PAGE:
Effects of a Classroom Curriculum on Physical Activity and Its Psychological Predictors in High School Students

John Trinity, William Paterson University
James J. Annesi, Kennesaw State University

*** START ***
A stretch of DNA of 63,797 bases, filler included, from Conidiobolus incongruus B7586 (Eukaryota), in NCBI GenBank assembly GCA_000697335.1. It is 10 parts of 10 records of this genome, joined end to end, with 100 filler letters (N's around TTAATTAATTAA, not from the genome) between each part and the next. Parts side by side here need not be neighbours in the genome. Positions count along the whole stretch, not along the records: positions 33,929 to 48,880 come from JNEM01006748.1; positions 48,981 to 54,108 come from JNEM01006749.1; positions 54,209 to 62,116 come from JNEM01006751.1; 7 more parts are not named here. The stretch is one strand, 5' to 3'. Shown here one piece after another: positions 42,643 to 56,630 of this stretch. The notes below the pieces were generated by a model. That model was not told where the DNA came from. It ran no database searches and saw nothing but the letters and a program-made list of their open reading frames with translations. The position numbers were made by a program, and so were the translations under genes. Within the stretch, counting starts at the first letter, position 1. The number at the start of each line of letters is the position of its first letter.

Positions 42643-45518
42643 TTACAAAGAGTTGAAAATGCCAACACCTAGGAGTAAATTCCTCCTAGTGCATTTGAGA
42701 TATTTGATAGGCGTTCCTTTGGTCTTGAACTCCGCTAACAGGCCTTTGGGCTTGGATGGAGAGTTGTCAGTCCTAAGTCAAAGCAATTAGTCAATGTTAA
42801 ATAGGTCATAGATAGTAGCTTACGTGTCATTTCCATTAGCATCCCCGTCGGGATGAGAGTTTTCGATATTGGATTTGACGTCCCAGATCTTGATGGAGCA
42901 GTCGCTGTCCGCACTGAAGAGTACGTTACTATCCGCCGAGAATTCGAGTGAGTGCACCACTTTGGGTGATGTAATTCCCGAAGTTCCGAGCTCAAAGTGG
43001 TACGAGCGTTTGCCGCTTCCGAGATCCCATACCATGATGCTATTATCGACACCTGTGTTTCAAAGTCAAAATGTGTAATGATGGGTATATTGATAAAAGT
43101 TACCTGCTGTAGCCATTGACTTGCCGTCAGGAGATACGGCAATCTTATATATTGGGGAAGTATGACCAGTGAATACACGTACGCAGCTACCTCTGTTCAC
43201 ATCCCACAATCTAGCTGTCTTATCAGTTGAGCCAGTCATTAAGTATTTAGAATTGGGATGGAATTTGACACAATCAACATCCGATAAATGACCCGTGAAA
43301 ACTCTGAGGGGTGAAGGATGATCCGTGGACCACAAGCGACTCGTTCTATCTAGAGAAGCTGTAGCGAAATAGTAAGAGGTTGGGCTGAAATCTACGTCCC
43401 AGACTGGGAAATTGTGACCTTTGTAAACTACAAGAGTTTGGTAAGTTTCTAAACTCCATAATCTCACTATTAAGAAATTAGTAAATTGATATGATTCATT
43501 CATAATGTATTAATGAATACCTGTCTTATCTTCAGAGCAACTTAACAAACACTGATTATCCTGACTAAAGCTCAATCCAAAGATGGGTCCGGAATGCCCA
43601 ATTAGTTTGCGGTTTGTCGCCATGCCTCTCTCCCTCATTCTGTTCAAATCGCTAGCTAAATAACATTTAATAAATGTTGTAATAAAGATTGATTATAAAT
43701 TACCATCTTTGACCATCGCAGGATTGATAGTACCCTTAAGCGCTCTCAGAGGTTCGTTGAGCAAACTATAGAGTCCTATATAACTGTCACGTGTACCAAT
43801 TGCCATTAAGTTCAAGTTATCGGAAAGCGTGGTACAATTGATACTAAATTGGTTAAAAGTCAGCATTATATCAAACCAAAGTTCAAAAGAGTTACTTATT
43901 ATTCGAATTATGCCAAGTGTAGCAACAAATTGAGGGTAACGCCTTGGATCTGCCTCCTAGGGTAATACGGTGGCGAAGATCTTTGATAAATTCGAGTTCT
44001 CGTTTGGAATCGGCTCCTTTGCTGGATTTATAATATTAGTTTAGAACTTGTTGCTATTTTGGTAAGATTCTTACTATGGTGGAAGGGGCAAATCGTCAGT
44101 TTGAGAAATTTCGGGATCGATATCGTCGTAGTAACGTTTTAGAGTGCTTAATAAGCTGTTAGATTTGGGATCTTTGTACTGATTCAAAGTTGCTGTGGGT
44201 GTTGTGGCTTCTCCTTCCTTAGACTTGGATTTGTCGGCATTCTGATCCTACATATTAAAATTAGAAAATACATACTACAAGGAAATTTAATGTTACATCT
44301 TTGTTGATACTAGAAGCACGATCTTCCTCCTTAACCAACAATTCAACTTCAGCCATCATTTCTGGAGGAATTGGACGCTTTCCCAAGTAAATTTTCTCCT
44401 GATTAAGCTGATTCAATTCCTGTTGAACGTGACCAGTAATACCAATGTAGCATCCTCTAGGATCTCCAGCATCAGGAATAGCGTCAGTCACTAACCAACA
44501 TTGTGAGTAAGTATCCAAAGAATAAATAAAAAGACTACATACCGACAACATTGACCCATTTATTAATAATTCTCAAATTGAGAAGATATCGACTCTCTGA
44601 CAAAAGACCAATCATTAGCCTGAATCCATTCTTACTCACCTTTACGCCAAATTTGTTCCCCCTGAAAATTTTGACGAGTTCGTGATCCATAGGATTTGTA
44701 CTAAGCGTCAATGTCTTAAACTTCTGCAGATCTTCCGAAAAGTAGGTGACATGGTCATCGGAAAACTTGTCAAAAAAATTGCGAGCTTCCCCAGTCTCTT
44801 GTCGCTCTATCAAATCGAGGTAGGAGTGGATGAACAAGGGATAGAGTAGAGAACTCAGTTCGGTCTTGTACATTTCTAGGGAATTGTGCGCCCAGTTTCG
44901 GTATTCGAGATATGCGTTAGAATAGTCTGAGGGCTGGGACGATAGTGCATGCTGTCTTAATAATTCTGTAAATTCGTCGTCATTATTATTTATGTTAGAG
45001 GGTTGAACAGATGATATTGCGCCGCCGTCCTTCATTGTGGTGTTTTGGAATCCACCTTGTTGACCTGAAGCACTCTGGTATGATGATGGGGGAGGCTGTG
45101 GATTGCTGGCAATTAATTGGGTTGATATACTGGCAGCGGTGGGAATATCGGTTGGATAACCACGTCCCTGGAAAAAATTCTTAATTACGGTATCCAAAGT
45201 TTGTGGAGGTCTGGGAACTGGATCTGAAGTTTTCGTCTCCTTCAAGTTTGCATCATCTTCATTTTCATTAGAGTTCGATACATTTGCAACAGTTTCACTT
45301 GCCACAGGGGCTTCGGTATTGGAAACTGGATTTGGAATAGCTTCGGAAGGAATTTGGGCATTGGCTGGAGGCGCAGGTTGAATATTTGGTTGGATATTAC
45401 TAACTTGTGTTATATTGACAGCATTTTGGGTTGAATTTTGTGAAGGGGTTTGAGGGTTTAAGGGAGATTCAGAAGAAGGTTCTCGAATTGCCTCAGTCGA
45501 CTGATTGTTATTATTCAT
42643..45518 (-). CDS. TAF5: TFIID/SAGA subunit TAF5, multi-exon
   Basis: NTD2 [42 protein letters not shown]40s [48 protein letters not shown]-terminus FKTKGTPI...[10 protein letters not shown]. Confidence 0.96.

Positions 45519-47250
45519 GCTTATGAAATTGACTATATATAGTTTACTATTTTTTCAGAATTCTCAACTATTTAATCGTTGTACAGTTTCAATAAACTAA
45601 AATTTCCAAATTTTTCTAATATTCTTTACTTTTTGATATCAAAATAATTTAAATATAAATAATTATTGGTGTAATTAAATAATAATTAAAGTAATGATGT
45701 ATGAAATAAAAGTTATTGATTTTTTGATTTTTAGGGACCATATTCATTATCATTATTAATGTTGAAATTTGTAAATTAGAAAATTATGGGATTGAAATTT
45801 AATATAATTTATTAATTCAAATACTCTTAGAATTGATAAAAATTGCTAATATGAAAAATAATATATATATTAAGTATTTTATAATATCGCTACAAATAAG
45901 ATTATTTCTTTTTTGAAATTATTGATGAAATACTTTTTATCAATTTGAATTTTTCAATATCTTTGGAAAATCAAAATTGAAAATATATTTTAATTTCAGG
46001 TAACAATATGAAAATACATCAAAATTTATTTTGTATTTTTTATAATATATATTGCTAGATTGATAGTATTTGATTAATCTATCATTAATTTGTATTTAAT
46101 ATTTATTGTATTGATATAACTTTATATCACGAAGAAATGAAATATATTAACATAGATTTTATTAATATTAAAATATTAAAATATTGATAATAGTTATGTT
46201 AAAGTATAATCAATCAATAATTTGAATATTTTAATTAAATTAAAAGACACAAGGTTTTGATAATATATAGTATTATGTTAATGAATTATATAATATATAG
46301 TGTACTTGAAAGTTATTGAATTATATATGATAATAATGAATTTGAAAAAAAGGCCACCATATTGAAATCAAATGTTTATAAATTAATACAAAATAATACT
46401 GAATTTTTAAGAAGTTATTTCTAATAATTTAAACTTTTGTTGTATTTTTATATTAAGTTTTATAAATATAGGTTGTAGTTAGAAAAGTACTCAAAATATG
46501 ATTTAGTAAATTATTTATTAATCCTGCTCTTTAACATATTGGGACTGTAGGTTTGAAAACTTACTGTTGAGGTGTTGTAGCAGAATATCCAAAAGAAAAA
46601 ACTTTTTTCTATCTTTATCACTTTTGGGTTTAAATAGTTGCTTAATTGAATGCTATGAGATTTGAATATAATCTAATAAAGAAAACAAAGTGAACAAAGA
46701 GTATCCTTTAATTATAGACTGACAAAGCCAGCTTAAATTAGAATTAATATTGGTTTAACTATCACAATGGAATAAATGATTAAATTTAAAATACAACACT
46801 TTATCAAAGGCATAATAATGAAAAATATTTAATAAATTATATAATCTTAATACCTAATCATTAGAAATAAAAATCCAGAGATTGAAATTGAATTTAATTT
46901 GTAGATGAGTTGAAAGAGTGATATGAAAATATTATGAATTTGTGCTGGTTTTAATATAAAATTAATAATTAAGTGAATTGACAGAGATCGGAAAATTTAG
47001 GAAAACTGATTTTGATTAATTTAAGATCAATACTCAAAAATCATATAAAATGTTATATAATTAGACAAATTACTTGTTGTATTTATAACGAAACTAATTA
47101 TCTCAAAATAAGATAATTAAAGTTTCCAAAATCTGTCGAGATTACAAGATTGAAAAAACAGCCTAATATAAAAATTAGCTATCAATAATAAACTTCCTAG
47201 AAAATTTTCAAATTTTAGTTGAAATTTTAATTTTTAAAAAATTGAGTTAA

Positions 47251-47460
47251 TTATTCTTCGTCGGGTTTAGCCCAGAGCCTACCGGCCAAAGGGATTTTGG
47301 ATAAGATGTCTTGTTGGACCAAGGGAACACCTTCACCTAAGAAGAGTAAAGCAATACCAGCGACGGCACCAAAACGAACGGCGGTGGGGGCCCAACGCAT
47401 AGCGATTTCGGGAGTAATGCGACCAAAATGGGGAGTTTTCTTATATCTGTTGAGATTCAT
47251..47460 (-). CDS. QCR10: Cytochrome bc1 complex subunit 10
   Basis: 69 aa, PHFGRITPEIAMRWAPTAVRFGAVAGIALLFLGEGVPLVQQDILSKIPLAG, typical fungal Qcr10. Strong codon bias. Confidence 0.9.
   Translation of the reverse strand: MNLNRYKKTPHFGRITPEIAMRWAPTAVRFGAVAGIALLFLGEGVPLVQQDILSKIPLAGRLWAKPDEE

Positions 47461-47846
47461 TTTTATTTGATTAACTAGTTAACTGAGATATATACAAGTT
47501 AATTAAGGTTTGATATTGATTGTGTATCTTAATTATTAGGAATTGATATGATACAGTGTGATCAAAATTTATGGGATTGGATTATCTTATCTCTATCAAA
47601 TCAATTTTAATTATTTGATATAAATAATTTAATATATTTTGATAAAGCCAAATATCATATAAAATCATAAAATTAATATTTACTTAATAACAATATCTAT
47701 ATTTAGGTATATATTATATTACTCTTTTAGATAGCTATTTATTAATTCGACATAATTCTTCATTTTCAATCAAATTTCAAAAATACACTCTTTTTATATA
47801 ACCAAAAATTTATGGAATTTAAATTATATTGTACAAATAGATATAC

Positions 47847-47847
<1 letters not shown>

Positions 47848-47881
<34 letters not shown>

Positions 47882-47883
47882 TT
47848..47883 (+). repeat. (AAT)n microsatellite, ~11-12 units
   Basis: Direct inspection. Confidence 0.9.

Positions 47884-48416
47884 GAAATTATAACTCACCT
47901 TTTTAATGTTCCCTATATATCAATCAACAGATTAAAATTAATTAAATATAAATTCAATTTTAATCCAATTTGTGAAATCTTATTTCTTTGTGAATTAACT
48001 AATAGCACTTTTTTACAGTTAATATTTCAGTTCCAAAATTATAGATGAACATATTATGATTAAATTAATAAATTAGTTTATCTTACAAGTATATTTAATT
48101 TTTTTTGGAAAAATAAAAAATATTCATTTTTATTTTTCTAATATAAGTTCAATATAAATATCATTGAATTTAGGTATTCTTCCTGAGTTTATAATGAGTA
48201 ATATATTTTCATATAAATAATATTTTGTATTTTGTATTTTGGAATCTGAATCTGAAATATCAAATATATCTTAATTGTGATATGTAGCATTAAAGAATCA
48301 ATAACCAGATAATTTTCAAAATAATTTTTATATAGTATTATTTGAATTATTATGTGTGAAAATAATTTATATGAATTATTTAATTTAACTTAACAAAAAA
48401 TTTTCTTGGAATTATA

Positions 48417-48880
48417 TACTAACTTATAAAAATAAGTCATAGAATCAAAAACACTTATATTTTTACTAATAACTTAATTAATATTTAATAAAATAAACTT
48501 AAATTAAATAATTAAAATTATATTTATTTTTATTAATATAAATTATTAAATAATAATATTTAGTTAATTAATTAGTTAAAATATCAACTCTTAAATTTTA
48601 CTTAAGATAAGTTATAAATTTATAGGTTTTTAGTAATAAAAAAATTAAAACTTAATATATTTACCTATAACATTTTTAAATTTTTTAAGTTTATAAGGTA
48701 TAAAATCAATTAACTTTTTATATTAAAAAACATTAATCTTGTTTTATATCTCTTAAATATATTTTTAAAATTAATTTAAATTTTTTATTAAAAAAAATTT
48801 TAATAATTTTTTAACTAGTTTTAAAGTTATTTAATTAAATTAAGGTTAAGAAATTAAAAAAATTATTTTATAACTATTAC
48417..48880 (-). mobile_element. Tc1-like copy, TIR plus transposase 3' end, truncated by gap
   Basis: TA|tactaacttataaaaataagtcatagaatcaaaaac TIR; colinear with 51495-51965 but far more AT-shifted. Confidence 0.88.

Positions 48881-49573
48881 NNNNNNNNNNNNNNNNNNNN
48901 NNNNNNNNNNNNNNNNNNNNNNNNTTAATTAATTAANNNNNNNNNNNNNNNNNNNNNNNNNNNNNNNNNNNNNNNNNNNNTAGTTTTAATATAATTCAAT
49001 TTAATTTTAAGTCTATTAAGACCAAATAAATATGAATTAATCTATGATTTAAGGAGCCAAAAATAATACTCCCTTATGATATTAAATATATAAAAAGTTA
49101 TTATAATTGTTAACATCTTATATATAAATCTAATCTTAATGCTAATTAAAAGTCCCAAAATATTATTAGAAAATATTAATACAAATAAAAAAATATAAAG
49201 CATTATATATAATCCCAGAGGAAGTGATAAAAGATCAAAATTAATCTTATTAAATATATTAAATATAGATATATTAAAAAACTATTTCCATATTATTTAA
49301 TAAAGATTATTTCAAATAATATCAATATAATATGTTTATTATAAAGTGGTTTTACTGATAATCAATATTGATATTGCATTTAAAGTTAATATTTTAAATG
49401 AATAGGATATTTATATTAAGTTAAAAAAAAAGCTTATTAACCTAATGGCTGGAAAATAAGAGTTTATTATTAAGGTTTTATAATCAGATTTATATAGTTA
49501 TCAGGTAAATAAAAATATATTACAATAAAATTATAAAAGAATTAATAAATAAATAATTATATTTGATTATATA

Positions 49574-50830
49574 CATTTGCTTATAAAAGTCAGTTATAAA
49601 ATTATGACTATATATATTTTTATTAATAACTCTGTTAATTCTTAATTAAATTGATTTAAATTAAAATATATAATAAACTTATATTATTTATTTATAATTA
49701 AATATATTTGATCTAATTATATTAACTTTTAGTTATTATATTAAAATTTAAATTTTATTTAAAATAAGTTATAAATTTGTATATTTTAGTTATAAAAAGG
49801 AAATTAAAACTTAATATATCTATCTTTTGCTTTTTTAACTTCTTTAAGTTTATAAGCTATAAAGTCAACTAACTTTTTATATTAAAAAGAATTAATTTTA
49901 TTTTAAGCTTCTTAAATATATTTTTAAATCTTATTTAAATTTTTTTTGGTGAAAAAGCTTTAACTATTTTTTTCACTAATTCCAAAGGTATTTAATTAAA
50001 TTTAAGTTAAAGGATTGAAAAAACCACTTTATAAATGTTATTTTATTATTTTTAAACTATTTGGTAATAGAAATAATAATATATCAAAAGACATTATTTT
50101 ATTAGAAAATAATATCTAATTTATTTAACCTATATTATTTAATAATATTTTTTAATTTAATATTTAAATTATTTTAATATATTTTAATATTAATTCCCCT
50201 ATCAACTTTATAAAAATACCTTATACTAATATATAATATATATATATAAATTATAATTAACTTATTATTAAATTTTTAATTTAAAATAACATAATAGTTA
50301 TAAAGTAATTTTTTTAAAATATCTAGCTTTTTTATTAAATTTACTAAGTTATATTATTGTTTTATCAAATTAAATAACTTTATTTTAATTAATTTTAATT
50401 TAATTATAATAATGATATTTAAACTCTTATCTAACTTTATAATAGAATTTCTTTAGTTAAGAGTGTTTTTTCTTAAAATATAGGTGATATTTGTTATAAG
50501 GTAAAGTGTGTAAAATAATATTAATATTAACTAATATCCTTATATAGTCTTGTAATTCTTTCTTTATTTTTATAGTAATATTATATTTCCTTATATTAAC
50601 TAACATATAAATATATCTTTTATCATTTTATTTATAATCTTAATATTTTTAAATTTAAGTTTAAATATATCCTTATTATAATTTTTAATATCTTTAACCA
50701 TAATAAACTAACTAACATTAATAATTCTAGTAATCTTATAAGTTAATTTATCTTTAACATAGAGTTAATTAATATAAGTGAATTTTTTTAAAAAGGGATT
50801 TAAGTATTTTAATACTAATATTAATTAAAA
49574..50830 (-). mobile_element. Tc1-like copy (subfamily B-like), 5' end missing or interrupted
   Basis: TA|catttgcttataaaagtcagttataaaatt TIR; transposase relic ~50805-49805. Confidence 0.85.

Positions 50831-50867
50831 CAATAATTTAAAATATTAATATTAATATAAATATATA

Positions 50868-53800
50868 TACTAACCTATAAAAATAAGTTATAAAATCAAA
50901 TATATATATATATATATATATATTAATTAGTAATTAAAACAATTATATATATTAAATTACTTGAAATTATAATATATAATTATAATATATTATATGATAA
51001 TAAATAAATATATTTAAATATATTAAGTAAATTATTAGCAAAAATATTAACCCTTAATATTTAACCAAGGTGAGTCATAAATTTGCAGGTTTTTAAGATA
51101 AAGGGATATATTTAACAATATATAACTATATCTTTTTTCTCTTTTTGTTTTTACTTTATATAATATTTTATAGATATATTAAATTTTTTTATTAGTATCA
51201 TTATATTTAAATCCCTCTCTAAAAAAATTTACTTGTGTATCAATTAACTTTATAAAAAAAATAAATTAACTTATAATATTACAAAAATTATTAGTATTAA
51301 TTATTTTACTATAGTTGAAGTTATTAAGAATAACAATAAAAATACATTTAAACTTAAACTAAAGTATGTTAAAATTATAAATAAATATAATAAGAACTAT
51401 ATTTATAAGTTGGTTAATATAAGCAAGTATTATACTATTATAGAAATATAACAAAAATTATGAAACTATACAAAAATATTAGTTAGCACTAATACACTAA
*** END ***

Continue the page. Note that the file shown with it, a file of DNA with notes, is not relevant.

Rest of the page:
Recent research indicates that recommended amounts of physical activity suggested for health benefits are rarely met in high-school–age adolescents. A pilot study was conducted to investigate the effects of a classroom health-education–based curriculum intervention on the physical activity of high school students. A within-group research design was used on data from a sample of ninth grade boys and girls (N = 104) who received six classroom health education lessons over 5 weeks based on social cognitive theory. The lessons focused on improvements in the theory-based psychological variables of mood, body satisfaction, physical self-concept, and exercise self-efficacy. Mixed-model repeated-measures ANOVAs indicated an overall statistically significant increase in physical activity, with no significant difference by sex. There were no statistically significant changes found in mood, body satisfaction, physical self-concept, or exercise self-efficacy. Results from a multiple regression analysis indicated that changes in the psychological variables tested explained 6% of the variance in physical activity change, which was not statistically significant. Results from this study may help researchers, school administrators, classroom health teachers, and curriculum developers better understand the role of the psychological factors of mood, body satisfaction, physical self-concept, and exercise self-efficacy in adolescent physical activity behavior and assist in the design of future school-based interventions.